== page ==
THIS STORY HAS BEEN FORMATTED FOR EASY PRINTING

Long a bastion of tradition, Andover gets contemporary updates

By Christopher Klein
Globe Correspondent / May 29, 2011

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ANDOVER — This classic New England community 25 miles north of Boston is best known as the home of prestigious Phillips Academy, proving ground for presidents and a certain hoodie-clad National Football League coach. The town is much more than just the gown, however. And now, following the rebirth of an Andover icon and the opening of several new restaurants, a contemporary energy beats behind the town’s traditional facade.

STAY A 15-month renovation has breathed new life into the Andover Inn (4 Chapel Ave., 978-775-4900, www.acc-andoverinn.com, $129-$279), a local institution since it opened in 1930 on the Phillips Academy campus. The dated decor has been replaced with modern amenities, including flat-screen televisions, and unique touches such as reproductions of paintings from the academy’s world-class Addison Gallery of American Art. Each of the 30 rooms in the inn, which reopened in October, features en suite bathrooms. The inn’s restaurant, Samuel’s, has been updated, too. Old-timers may gripe about the Yankee stuffiness being supplanted by a more casual atmosphere, but they will still find classic New England dishes on the menu.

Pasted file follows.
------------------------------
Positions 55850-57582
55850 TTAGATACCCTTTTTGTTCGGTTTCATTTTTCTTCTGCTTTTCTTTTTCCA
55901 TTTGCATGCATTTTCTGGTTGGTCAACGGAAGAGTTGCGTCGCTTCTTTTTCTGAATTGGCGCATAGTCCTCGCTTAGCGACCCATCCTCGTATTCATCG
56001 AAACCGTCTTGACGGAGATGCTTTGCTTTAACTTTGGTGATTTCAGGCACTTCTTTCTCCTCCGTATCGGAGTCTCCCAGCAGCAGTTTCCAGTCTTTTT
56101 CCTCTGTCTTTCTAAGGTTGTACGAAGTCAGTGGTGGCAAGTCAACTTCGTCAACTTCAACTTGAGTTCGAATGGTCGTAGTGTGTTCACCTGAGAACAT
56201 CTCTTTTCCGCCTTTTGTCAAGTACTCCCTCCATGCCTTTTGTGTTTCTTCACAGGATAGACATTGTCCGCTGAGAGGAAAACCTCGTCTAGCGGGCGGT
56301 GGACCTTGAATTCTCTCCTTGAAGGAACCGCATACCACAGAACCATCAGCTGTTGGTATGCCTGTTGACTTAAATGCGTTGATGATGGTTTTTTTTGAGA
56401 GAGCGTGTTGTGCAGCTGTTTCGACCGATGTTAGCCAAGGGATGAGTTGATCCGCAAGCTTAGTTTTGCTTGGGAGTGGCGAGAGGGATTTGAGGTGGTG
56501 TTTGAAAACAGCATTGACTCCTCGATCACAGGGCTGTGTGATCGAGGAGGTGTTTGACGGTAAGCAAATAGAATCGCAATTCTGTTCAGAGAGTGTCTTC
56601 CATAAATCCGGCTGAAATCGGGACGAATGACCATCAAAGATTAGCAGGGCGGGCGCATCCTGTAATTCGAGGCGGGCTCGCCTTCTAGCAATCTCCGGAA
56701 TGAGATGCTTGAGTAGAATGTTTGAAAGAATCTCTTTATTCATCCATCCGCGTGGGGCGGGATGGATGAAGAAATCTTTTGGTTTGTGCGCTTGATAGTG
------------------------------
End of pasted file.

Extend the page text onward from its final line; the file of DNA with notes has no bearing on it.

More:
DINE For too long, downtown Andover had been a bastion of banks and boutiques, but that’s changed with the opening of several new restaurants in the past year, including Brasserie 28 (2 Elm Square, 978-470-2228, www.brasserie28.com, $5-$26). When it opened last July, the restaurant featured tapas-style plates, but the menu recently expanded to include entrees such as Maine pink shrimp paella and rib-eye steak. The star attractions are the vast wine selection and a sleek, state-of-the-art dispensing system that keeps bottles air-tight and at the optimal temperature. A lounge area with couches and live music on Tuesday nights lends a cosmopolitan vibe.

SHOP Tradition and charm have not disappeared from here entirely. The Andover Bookstore (89R Main St., 978-475-0143, www.hugobookstores.com/ando ver), which dates to 1809, is the country’s second-oldest continually operating bookstore. The selection cannot match a chain store, but it’s a small price to pay for the pleasure of wandering the store’s creaky floors and browsing its dark-wood bookshelves lined with staff recommendations. Readings by notable authors keep this venerable store relevant in the e-book age.

CHRISTOPHER KLEIN